Werl Prison and the British Approach to Military Justice in Germany, 1945-1958
Keywords:WWII, Transitional Justice, 20th Century European History, Holocaust, War Crimes, International Relations
This paper examines how the British Military Government treated German war criminals in their custody from the time of their sentencing in Royal Warrant courts, to the time of their final release through mass amnesties by 1958. The British attempted to draw attention away from the imprisonment of war criminals, which was deeply unpopular amongst Germans, by treating them like ordinary common law criminals and having German warders guard them. The British came to deeply regret this system, as it undermined their public relations strategy and jeopardized security.
How to Cite
Copyright (c) 2022 Connor Sebestyen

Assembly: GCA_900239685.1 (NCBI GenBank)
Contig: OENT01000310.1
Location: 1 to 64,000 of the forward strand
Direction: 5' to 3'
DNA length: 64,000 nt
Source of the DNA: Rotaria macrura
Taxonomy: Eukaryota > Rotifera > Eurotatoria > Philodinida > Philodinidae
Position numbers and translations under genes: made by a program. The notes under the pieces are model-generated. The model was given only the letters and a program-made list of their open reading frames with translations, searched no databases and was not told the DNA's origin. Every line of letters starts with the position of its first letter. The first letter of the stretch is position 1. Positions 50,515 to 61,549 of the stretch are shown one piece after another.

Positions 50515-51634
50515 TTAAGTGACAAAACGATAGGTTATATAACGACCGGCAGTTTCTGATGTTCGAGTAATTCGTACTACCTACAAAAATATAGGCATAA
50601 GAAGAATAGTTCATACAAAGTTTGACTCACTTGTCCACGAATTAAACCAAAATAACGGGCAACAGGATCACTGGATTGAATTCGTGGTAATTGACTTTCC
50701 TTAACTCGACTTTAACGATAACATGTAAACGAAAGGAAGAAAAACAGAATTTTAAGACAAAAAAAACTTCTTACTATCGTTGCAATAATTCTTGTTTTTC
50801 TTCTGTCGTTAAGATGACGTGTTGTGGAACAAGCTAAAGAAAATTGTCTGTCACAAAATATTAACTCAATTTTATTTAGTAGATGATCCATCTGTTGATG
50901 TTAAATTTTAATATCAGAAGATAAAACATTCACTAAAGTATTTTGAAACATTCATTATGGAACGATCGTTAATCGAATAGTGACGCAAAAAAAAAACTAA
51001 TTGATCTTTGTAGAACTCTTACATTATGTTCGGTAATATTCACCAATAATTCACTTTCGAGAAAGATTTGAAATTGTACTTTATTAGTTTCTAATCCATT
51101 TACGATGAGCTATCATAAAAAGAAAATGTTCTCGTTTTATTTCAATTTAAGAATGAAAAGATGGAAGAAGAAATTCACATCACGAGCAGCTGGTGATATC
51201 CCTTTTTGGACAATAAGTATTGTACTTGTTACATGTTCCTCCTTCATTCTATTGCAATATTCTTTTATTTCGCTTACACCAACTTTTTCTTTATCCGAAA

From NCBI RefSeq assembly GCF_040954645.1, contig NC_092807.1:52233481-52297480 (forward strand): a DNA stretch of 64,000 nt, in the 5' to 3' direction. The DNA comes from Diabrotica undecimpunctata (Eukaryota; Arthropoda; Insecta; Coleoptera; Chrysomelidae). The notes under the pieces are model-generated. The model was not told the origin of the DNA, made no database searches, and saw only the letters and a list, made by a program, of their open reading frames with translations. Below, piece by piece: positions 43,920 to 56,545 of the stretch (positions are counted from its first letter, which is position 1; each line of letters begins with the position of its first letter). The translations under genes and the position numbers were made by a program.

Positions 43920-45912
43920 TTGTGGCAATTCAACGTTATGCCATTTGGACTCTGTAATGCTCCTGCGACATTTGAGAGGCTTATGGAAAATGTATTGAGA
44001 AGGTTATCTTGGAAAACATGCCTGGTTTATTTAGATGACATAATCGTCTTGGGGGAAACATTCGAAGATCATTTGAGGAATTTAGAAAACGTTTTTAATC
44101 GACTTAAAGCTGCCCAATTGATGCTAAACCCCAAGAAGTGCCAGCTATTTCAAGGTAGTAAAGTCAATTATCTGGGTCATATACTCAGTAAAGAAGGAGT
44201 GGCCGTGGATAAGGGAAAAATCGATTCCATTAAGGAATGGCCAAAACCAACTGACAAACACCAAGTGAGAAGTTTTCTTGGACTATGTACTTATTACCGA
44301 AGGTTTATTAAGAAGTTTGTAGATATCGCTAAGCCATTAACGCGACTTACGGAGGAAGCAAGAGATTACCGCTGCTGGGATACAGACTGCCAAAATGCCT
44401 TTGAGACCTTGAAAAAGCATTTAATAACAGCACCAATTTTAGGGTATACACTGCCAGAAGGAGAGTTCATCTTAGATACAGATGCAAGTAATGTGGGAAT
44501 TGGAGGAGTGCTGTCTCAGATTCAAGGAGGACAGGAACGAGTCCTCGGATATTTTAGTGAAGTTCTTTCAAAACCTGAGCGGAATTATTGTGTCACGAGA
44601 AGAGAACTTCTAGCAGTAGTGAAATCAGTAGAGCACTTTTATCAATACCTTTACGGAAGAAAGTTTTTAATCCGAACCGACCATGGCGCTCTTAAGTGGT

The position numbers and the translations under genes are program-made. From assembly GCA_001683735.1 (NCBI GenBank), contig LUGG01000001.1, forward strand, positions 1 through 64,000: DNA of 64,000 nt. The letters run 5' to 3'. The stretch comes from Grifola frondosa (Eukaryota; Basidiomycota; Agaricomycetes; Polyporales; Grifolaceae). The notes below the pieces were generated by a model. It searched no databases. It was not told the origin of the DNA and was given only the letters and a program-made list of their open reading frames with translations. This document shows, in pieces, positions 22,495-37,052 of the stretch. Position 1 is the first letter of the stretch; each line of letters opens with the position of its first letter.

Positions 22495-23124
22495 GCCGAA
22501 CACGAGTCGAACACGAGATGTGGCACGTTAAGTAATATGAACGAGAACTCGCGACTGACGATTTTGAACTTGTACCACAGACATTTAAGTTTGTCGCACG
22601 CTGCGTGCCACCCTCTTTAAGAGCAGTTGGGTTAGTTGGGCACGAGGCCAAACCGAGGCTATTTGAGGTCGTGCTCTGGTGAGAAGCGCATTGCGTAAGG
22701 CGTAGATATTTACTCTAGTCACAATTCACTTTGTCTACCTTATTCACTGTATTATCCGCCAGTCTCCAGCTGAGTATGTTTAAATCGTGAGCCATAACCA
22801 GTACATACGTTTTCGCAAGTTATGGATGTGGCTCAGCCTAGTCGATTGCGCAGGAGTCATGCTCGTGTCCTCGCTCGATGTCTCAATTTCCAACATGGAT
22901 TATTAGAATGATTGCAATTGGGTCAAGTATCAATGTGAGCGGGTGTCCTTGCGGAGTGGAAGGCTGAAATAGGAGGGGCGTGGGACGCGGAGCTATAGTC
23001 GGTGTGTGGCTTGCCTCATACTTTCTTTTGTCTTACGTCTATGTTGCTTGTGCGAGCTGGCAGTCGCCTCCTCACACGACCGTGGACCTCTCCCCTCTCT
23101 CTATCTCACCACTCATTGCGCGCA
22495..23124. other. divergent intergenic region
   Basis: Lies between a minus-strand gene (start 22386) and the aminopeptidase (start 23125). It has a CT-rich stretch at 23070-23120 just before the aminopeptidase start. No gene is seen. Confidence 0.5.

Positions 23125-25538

This work is licensed under a Creative Commons Attribution-NonCommercial-NoDerivatives 4.0 International License.
S:I.M.O.N. operates under the Creative Commons Licence CC-BY-NC-ND (Attribution-Non Commercial-No Derivatives). This allows for the reproduction of all articles, free of charge, for non-commercial use, and with appropriate citation information. Authors publishing with S:I.M.O.N. should accept these as the terms of publication. The copyright of all articles remains with the author of the article. The copyright of the layout and design of articles published in S:I.M.O.N. remains with S:I.M.O.N. and may not be used in any other publications.